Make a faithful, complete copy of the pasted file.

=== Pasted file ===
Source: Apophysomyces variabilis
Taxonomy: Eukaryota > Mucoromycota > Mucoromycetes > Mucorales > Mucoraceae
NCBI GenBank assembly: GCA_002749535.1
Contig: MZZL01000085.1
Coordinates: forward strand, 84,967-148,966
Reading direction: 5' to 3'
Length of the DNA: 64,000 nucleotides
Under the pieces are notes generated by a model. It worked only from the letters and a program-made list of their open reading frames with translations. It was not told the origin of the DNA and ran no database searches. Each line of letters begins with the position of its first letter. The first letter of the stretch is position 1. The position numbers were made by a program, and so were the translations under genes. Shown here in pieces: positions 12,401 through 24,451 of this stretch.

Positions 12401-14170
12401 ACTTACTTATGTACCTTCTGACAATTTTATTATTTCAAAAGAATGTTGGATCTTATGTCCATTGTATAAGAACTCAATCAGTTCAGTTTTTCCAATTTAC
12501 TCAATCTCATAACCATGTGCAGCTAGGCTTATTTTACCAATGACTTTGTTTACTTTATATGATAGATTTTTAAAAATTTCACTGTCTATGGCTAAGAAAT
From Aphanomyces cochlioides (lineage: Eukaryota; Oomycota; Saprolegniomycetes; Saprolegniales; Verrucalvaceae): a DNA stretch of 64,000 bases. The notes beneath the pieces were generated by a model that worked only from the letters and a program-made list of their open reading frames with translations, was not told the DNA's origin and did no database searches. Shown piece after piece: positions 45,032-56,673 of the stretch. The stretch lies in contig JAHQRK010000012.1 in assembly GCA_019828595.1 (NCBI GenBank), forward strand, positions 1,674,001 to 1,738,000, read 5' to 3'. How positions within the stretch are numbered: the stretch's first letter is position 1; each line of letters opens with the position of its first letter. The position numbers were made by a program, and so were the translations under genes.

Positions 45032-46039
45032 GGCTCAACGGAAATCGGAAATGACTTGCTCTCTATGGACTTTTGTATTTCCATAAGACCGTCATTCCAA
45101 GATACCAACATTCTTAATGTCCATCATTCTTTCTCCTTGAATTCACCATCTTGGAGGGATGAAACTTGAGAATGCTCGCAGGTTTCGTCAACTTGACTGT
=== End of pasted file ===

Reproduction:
Source: Apophysomyces variabilis
Taxonomy: Eukaryota > Mucoromycota > Mucoromycetes > Mucorales > Mucoraceae
NCBI GenBank assembly: GCA_002749535.1
Contig: MZZL01000085.1
Coordinates: forward strand, 84,967-148,966
Reading direction: 5' to 3'
Length of the DNA: 64,000 nucleotides
Under the pieces are notes generated by a model. It worked only from the letters and a program-made list of their open reading frames with translations. It was not told the origin of the DNA and ran no database searches. Each line of letters begins with the position of its first letter. The first letter of the stretch is position 1. The position numbers were made by a program, and so were the translations under genes. Shown here in pieces: positions 12,401 through 24,451 of this stretch.

Positions 12401-14170
12401 ACTTACTTATGTACCTTCTGACAATTTTATTATTTCAAAAGAATGTTGGATCTTATGTCCATTGTATAAGAACTCAATCAGTTCAGTTTTTCCAATTTAC
12501 TCAATCTCATAACCATGTGCAGCTAGGCTTATTTTACCAATGACTTTGTTTACTTTATATGATAGATTTTTAAAAATTTCACTGTCTATGGCTAAGAAAT
From Aphanomyces cochlioides (lineage: Eukaryota; Oomycota; Saprolegniomycetes; Saprolegniales; Verrucalvaceae): a DNA stretch of 64,000 bases. The notes beneath the pieces were generated by a model that worked only from the letters and a program-made list of their open reading frames with translations, was not told the DNA's origin and did no database searches. Shown piece after piece: positions 45,032-56,673 of the stretch. The stretch lies in contig JAHQRK010000012.1 in assembly GCA_019828595.1 (NCBI GenBank), forward strand, positions 1,674,001 to 1,738,000, read 5' to 3'. How positions within the stretch are numbered: the stretch's first letter is position 1; each line of letters opens with the position of its first letter. The position numbers were made by a program, and so were the translations under genes.

Positions 45032-46039
45032 GGCTCAACGGAAATCGGAAATGACTTGCTCTCTATGGACTTTTGTATTTCCATAAGACCGTCATTCCAA
45101 GATACCAACATTCTTAATGTCCATCATTCTTTCTCCTTGAATTCACCATCTTGGAGGGATGAAACTTGAGAATGCTCGCAGGTTTCGTCAACTTGACTGT